Amprey's bodyguard gets promotion Move comes amid allegations of favoritism in school police force

February 20, 1997|By Jean Thompson | Jean Thompson,SUN STAFF

School Superintendent Walter G. Amprey's bodyguard and chauffeur, a school police officer, has been promoted to sergeant in a move that some colleagues contend was unusual and unfair.

The veteran officer has advanced amid allegations of favoritism in the school police force, and an announcement that its chief will soon lose her job.

School officials confirmed yesterday that a sergeant's position has been created for Officer Ralph Askins, who vied unsuccessfully for promotion in December.

The December promotions were challenged, rescinded and redone in a controversy that has led to the ouster of school police Chief Linda Flood Willis, who will defend her record today during a closed personnel hearing of the city school board.

Willis did not choose Askins for promotion in December. Her supporters in the department have said that decision is among the reasons administrators will not renew her $30,000 annual contract, which will expire in the next two weeks.

School officials confirmed Friday that her contract will not be renewed.

Willis has appealed the decision to the school board.

"What we have here is a [spitting] match between Dr. Amprey and Chief Willis," said Officer Gary Holifield, area vice president for the City Union of Baltimore, which represents the 87 members of the school police force.

Yesterday, union officials called on Mayor Kurt L. Schmoke to intervene and to renew Willis' contract.

By letting the chief's contract lapse and by granting the promotion to his "executive protection" officer, Amprey is settling scores and rewarding loyalists during his final months at the helm of a troubled administration, say Willis' supporters.

They contend that Willis is being pushed out because she has clashed with Amprey over management of the force since taking the post in 1995, and, most recently, over the promotions.

School officials say the decision is related to her handling of the promotions, and concerns about the rumored favoritism -- not Askins' case.

In December, 32 candidates sought 10 vacancies created by early retirements.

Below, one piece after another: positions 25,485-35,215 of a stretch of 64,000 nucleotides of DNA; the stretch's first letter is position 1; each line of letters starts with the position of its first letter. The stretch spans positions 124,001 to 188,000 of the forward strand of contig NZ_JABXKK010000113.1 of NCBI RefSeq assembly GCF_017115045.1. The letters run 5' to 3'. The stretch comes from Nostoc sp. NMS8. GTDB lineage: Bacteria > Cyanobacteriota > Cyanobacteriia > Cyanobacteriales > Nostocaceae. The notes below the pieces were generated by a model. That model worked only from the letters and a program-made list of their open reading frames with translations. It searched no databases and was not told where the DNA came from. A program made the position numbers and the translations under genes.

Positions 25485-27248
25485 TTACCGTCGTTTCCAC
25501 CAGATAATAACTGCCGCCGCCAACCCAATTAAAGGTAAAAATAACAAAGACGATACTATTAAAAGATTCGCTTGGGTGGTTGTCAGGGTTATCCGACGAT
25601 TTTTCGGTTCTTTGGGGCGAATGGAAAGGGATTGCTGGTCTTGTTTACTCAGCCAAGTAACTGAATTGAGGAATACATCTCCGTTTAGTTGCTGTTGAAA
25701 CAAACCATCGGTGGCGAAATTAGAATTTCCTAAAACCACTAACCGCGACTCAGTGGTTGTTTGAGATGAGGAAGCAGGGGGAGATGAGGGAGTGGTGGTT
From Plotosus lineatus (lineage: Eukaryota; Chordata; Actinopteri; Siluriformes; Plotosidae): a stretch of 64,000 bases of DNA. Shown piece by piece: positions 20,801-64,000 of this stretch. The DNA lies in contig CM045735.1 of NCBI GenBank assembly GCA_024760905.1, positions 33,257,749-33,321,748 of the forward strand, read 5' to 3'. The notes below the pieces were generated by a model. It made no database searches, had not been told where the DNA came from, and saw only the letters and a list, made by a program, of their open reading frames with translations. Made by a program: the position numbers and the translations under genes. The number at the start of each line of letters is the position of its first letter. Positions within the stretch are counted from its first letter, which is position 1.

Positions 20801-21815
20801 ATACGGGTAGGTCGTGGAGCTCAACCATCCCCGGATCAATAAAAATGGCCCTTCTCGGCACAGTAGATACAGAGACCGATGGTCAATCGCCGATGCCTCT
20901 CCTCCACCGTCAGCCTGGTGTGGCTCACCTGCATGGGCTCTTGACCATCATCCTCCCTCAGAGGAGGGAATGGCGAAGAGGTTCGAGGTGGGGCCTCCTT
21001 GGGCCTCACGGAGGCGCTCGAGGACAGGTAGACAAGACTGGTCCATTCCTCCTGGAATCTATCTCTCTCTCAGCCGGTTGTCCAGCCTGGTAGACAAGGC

Willis promoted 10 officers who had passed the sergeant's exam and done well on interviews conducted by a panel of school police and housing authority officers. The panel ranked the candidates.

Willis did not promote candidate Askins, a 22-year school police veteran who has been assigned to Amprey for six years.

Amid complaints by disgruntled officers who were not promoted, Amprey rescinded the 10 promotions last month. He ordered Willis to repeat the selection process.

Later, those demoted filed a lawsuit seeking reinstatement.

Some of the unsuccessful candidates alleged the promotions had been predetermined. Some claimed the chief had ordered badges and uniforms, and promised promotions to some officers before the tests and interviews were conducted.

Also, at least one candidate alleged that to curry favor, he had run errands for Willis, such as ferrying uniforms to dry cleaners and moving a barbecue grill for a party attended by officers. Willis' supporters in the department said officers who have helped each other and supervisors have acted voluntarily.

Willis declined to comment.

The new screening panel created at Amprey's request ultimately recommended promotions for the same 10 officers chosen by Willis -- and Askins, for whom the school administration created an 11th position.

Yesterday, Askins said he earned the third-highest score on the test, but his total rank fell to 11th after the interviews.

"My record speaks for itself, but I am being made the scapegoat in an issue that really isn't about me," he said. "It's a personnel matter between Dr. Amprey and Chief Willis."

Amprey said, "I would never make a decision about somebody's qualifications for a job based on how closely they work with me."

His decision to repeat the interview process "has to do with procedures, around how the process was done," he said. He wanted school personnel executives involved to ensure fairness, said. Officers said they have not overseen police promotions in the past.

Willis retired in 1995 from the city Police Department as commander of the Southwestern District to take the helm at the school police force.

Pub Date: 2/20/97

Baltimore Sun Articles
|
|
|
Please note the green-lined linked article text has been applied commercially without any involvement from our newsroom editors, reporters or any other editorial staff.